So, here you can see Bayaraa being the only one to respond to my bossy photo-prompt (‘You’re loving this pizza!  It’s the best pizza in the world!’):

And here is everybody singing me happy birthday (around a table piled with the cakes and beer they brought):

And here’s Enkhmaa, helping me put on my new earrings:

And then a little later, I got a visit from the Birthday Hot Dog:

It was all so nice, you guys.  I’m going to throw myself a birthday party every week!


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Tom yum indeed

(Really sorry about the title. I couldn’t help myself)

So I don’t mind telling you that the food situation in our household has been exquisite lately.  Behold!  Months of hoarding and vigilance has resulted in this perfect storm of ingredients:

From left to right: A jar of tom yum paste that showed up, mysteriously and by itself, at one of our grocery stores eight months ago; a bag of dried lemongrass, chilies, galangal and kaffir lime peel that a pal brought back from her Southeast Asia trip this summer; coconut milk, which our fancy American store just started carrying last week.

Add some lime juice, vegetables and tofu and oh hey, check it out:

This shit tastes so much like Thailand, it makes me want to weep.

Wait, what?  Thailand?  As in Southeast Asia?  Oh, you mean, like, the place we’re going for about four months starting in July?  Yeah, great, hold that thought for just a second, I need to search the entire internet for Laos travel blogs.

Just kidding.  I’ve already found all those blogs.

Here is one strange thing about being deep in your second year of service: Realizing that there are people in the newer class of volunteers who are preparing for upcoming international vacations, while you, dullard that you are, have yet to leave the country, or even travel very extensively inside it.

Another strange moment: You are stalking another (non-Mongolia, long-finished) PCV’s blog.  You are actually reading the whole thing, every last entry.  This person takes amazing, exquisitely lit photos; this person is a very fine, observant writer; this person seems to have had a genuine, meaningful, small-town experience (deep connections; neighborliness; a sense of family and belonging), the kind of experience that makes people want to join the Peace Corps in the first place, the kind of experience that sometimes, when you’re being brutal in your assessment of your service and your relationships, you feel you have not quite had.  This person Really Did It.  And their photos are way better than yours.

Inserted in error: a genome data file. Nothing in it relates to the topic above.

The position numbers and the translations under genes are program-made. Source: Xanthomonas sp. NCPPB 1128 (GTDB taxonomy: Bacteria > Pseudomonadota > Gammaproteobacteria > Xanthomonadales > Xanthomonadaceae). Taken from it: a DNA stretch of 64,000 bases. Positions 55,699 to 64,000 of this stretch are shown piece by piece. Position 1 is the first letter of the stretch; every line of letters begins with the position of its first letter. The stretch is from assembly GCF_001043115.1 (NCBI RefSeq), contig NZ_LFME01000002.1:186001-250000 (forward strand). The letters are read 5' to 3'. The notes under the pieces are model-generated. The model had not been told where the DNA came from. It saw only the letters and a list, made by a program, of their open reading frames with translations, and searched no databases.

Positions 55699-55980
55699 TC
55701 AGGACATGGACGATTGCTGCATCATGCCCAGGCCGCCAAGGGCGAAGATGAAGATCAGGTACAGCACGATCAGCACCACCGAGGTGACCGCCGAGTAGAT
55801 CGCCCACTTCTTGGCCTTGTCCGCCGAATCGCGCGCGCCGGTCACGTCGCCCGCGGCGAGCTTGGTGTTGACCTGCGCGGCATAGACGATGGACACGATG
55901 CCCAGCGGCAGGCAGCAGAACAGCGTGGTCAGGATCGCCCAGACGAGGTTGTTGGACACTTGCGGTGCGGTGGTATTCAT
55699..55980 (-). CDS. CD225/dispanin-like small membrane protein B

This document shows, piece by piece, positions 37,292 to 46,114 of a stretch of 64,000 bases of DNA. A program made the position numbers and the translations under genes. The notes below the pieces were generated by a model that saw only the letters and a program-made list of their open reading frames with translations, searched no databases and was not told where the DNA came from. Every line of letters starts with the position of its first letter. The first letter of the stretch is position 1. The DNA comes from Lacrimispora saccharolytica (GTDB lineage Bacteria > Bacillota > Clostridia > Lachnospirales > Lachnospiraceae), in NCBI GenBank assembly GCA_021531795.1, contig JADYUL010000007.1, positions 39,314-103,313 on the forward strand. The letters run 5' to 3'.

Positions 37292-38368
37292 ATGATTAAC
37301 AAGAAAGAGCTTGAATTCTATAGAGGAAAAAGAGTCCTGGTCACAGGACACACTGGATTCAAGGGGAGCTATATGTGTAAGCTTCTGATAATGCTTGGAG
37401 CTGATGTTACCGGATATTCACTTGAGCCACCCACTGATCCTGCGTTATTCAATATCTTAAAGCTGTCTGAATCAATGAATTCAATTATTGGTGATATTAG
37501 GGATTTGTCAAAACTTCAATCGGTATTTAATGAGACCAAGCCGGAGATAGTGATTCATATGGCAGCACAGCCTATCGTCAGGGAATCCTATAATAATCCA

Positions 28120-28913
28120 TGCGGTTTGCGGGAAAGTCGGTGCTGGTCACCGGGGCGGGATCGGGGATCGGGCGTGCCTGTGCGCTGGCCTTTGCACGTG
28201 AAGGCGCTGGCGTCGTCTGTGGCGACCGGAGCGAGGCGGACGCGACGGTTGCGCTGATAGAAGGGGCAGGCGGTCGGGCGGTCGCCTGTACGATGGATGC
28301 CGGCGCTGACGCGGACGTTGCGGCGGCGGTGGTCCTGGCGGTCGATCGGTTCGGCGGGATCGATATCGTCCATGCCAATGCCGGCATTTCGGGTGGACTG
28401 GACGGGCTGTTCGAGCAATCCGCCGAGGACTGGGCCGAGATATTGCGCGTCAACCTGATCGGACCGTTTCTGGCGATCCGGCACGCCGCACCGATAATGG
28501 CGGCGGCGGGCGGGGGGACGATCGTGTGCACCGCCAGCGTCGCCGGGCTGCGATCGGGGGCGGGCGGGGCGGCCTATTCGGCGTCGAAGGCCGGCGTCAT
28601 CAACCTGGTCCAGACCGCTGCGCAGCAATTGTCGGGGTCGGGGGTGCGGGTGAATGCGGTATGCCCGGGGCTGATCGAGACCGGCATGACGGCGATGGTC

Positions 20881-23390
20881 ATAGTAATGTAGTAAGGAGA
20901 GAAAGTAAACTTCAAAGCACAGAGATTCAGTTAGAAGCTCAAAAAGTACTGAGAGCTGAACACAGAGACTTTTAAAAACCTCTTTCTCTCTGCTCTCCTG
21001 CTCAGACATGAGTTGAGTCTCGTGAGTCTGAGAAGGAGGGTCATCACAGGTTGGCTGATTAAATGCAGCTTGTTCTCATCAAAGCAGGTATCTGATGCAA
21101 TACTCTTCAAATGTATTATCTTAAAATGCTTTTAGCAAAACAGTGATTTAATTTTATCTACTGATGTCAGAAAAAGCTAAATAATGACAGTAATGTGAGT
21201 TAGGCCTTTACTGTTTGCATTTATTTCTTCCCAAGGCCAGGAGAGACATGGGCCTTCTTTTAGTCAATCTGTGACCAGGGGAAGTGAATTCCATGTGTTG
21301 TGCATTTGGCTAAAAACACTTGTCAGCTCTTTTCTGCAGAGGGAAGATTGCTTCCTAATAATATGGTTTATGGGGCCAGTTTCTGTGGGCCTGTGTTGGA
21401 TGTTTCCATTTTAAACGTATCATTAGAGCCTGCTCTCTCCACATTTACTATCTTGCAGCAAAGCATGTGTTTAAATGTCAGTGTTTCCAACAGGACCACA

Then you come up for air.  You realize something.  You browse through the posts again and see that yes, it’s true —  this person, in their two years, took at least five vacations out of the country, including two visits home to the states.  For whatever reason, this fact reminds you of the central truth of Blogging and Facebooking and Peace Corps (as well as anything else that’s similarly romanticized): People are full, to the brim, of their own smelly crap.*


Woah!  Let’s rein this in a little.  I guess I just want to make the following two points:

1.  I don’t mean to be a jerk about people’s experiences and their representations of those experiences.  Maybe that blogger’s service really was that pure and heartfelt; maybe it really was better than mine in some ways.  Point is, I’ve been trying to not b.s. you (or myself) on this blog.  Things are awkward with my host family and they always will be; I get annoyed when I feel that somebody in my community is trying to nakedly use me for their own benefit; we don’t have a lot of money and sometimes that makes me grumpy.  Et cetera.  And it’s because I’m trying to avoid b.s. that I feel comfortable telling the internet that

2. Hooooooooly cow I need to stop thinking about vacations and traveling.  I have been all up in Lonely Planet and Wikitravel and Time Out Asia as of late.  When I have a free moment, I Google stuff like “Myanmar Bagan guesthouse price.”  I am actually on the precipice of making a list of outfits I want to take with me on our trip (even typing that sentence makes me quiver with anticipation).  I mean, I think I’m finally starting to come out of my third quarter blues — I had an actual pang, like a wistful pre-nostalgic pang, at work today — but jesus, I need to keep my head in the game.  Seven more months!  Only seven more months in this beautiful place that has been so good to us.  Only seven more months with my teachers, who are friendly and hardworking and fun-loving and beer-drinking and basically everything I could have wanted in a group of colleagues and friends.  Those things are not b.s., and I only have seven more months to enjoy them.

And so I’m doing that thing where you take a picture every day for a year.


It’ll be a good way to keep me here, in the present, I think.  Anyway.  To 2012!  To appreciating things!


* One day this past summer, I was in the van with a fellow trainer, on our way back to Darkhan after a session with the new volunteers.  He’s a young Mongolian guy who’s worked for Peace Corps five summers straight; he possesses a surfer dude accent and does Elvis impersonations and is beloved by all. We started talking about misconceptions, and I asked him what his misconceptions had been of Americans before he started working with them.  His answer was hilarious (“I thought you guys were clean and dressed nice all the time”).  Then he asked me what people’s misconceptions were of the Peace Corps, and I tried to explain the vision most people seem to have in their heads of a volunteer’s day to day life: That we all live in tiny little villages where we know everybody, and we do lots of good, meaningful work all the time with enthusiastic coworkers, and everybody loves us and we love everybody.  And then he paused and said, “But that’s…not real life.”

Amen, brother.